Sex education curriculum in Broward needs to change, teachers union president says

FORT LAUDERDALE, Fla. – Under pressure from the Florida Department of Education, the Broward County School Board staff used a video to educate parents about a proposed sex education curriculum that was more in line with controversial state laws. They are having to rework the proposal.

The initial proposal wanted to get rid of lessons on HIV/AIDS for students in second to sixth grades, get rid of a third-grade lesson on boundaries, a fourth-grade lesson about puberty, and lessons in eighth and seventh grades about birth control basics and methods.

It also aimed to end lessons about the reproductive system for students from fifth to eighth grade, remove references to condoms and masturbation in eighth-grade lessons, and limit lessons on sexual violence prevention, state rape laws, and LGBTQ.

“It’s not OK to remove all of that,” Anna Fusco, the president of the Broward Teachers Union, said on Wednesday. “This is the world we are in: HIV is still around.”

School Board members met Tuesday for a workshop and after giving the public an opportunity to speak, the testimony from parents, advocates, and experts made it clear that the proposal needed some work.

Opponents of the abstinence-only model said education about proper anatomical terms is important to prevent child sex abuse and the “unwanted touch” approach in the proposal puts them at risk from predators. Supporters said parents, and not teachers, should be the ones to educate children on the subject when and how they see fit.

In response to the workshop, Fusco said teachers support change, but not the one proposed.

“There are pieces in there that definitely, for better or worse, need to be updated,” Fusco said.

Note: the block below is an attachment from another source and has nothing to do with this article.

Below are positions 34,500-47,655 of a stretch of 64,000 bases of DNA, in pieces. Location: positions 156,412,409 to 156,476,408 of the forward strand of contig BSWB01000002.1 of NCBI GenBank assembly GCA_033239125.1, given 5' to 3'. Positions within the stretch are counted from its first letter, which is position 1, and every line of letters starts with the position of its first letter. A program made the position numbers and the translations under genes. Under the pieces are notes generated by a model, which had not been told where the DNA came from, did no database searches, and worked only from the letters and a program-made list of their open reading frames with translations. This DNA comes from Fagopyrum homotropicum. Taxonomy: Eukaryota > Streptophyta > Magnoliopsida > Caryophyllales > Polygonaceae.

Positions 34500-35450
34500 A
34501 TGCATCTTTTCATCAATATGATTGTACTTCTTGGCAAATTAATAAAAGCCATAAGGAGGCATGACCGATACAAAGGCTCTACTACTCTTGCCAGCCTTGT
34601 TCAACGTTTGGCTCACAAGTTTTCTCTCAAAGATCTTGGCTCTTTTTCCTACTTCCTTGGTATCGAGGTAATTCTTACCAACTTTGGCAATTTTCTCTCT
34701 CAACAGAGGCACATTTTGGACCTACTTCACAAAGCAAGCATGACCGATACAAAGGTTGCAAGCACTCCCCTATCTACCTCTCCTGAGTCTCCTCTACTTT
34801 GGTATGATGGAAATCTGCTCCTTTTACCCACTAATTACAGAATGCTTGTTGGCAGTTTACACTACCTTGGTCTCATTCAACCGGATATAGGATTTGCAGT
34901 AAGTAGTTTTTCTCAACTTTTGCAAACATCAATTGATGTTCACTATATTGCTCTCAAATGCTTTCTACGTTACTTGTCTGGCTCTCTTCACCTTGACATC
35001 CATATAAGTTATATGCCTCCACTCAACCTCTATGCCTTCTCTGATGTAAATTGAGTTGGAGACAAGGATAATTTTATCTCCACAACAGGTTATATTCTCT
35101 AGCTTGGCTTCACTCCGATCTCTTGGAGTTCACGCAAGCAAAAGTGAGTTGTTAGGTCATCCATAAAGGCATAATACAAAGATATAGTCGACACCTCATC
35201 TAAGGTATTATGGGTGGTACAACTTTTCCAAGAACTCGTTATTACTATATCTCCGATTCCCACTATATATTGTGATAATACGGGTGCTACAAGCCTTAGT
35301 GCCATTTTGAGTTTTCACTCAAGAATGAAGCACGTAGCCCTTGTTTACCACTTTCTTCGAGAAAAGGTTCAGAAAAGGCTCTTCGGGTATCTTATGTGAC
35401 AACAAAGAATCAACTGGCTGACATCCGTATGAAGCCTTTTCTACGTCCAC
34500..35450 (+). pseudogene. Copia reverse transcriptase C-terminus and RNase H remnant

The controversy comes as the state already bans lessons about LGBTQ with students in third grade or below and the teachers who violate the law stand to lose their licenses because of the Parental Rights in Education law, which critics have gone on to refer to as the “Don’t Say Gay” law.

Furthermore, there is the Public PreK-12 Educational Institution and Instruction Requirements bill, which critics say is an expansion of the “Don’t Say Gay” law because it limits the use of pronouns that are incongruent with those applied at birth.

There is also a bill that the legislature is considering, which critics have dubbed the “Don’t Say Period” bill because it restricts the subject to students who are in sixth or higher grades.

The School Board plans to submit yet another proposal and maybe vote on the issue in May, while parents continue to have the option of keeping their children away from sex-ed classes.

Related link: Broward County Public School’s Sexual Health & Wellness K-12 Curriculum

About the Authors:

Terrell Forney joined Local 10 News in October 2005 as a general assignment reporter. He was born and raised in Cleveland, Ohio, but a desire to escape the harsh winters of the north brought him to South Florida.

The Emmy Award-winning journalist joined the Local 10 News team in 2013. She wrote for the Miami Herald for more than 9 years and won a Green Eyeshade Award.